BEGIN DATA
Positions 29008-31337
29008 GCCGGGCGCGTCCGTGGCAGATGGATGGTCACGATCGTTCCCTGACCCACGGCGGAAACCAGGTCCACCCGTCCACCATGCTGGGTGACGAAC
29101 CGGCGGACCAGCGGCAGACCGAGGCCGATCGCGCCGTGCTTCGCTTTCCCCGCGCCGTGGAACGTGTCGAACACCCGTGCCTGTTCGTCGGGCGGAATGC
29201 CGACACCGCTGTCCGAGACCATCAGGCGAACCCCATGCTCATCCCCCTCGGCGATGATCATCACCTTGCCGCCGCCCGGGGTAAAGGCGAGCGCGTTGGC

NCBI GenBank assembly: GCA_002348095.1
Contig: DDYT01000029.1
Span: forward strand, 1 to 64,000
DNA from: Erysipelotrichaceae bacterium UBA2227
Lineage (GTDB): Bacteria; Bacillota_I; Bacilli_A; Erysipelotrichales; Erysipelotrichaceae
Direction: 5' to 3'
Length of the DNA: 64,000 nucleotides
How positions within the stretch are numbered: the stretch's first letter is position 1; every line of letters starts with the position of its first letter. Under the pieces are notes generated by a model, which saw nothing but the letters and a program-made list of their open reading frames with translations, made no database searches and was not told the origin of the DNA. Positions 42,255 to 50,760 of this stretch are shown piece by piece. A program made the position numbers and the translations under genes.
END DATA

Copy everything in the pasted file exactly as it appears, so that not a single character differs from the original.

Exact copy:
Positions 29008-31337
29008 GCCGGGCGCGTCCGTGGCAGATGGATGGTCACGATCGTTCCCTGACCCACGGCGGAAACCAGGTCCACCCGTCCACCATGCTGGGTGACGAAC
29101 CGGCGGACCAGCGGCAGACCGAGGCCGATCGCGCCGTGCTTCGCTTTCCCCGCGCCGTGGAACGTGTCGAACACCCGTGCCTGTTCGTCGGGCGGAATGC
29201 CGACACCGCTGTCCGAGACCATCAGGCGAACCCCATGCTCATCCCCCTCGGCGATGATCATCACCTTGCCGCCGCCCGGGGTAAAGGCGAGCGCGTTGGC

NCBI GenBank assembly: GCA_002348095.1
Contig: DDYT01000029.1
Span: forward strand, 1 to 64,000
DNA from: Erysipelotrichaceae bacterium UBA2227
Lineage (GTDB): Bacteria; Bacillota_I; Bacilli_A; Erysipelotrichales; Erysipelotrichaceae
Direction: 5' to 3'
Length of the DNA: 64,000 nucleotides
How positions within the stretch are numbered: the stretch's first letter is position 1; every line of letters starts with the position of its first letter. Under the pieces are notes generated by a model, which saw nothing but the letters and a program-made list of their open reading frames with translations, made no database searches and was not told the origin of the DNA. Positions 42,255 to 50,760 of this stretch are shown piece by piece. A program made the position numbers and the translations under genes.